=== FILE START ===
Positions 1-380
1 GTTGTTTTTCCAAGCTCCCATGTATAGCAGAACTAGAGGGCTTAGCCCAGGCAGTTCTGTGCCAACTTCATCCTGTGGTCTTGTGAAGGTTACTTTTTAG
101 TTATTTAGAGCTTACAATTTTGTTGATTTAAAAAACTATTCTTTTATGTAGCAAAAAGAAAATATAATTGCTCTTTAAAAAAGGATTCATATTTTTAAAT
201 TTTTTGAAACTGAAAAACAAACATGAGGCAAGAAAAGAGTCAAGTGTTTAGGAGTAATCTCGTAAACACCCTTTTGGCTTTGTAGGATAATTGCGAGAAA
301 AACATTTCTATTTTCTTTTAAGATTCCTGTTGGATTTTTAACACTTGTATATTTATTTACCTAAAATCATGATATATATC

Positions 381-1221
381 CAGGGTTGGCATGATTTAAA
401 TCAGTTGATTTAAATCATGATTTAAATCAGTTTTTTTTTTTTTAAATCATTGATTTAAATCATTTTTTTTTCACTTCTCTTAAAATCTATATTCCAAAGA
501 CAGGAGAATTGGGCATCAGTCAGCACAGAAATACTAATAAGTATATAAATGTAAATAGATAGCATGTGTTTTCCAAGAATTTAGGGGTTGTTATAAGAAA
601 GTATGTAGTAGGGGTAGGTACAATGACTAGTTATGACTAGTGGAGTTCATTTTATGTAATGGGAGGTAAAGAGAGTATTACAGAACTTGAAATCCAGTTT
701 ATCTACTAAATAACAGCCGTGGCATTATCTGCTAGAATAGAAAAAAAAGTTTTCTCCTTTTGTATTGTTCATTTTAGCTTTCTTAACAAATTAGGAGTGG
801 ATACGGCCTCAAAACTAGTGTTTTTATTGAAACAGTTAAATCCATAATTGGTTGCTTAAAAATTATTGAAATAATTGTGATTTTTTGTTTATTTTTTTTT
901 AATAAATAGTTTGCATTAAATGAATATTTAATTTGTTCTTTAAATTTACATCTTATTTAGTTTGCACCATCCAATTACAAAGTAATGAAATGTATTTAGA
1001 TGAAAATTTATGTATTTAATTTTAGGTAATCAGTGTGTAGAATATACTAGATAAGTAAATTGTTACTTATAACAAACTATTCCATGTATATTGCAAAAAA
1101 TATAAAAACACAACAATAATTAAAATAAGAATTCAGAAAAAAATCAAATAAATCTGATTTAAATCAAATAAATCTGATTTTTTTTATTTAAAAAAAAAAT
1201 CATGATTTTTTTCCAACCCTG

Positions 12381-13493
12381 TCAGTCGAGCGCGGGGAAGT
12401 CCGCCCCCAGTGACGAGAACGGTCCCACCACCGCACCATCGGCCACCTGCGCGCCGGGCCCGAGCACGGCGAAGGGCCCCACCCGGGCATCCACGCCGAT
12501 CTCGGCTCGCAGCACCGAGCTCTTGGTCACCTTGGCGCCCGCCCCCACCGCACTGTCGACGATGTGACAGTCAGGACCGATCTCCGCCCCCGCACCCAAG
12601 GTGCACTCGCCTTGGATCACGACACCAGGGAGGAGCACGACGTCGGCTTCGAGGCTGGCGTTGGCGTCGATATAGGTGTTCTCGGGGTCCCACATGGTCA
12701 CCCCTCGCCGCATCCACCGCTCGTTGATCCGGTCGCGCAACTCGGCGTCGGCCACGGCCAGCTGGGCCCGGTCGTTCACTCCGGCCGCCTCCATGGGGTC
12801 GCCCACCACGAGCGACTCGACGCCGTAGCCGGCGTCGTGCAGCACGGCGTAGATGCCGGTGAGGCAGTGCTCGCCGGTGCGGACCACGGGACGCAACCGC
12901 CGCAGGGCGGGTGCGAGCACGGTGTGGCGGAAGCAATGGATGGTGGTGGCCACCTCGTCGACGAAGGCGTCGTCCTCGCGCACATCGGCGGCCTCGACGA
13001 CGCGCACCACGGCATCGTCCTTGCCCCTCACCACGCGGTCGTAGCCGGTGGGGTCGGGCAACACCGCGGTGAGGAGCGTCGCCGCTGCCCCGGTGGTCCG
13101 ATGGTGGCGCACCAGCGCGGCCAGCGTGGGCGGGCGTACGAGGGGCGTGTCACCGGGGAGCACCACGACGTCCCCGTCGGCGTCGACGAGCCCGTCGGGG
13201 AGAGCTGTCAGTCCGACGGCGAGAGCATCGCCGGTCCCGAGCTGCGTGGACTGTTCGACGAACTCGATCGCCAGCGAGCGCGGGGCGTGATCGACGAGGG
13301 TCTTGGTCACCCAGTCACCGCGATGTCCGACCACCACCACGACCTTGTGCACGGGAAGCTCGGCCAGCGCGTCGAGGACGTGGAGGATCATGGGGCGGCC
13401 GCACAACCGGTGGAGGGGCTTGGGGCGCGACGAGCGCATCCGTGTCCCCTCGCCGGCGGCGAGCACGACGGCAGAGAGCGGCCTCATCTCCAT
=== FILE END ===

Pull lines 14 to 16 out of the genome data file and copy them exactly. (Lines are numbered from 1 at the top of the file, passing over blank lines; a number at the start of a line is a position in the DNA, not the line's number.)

1001 TGAAAATTTATGTATTTAATTTTAGGTAATCAGTGTGTAGAATATACTAGATAAGTAAATTGTTACTTATAACAAACTATTCCATGTATATTGCAAAAAA
1101 TATAAAAACACAACAATAATTAAAATAAGAATTCAGAAAAAAATCAAATAAATCTGATTTAAATCAAATAAATCTGATTTTTTTTATTTAAAAAAAAAAT
1201 CATGATTTTTTTCCAACCCTG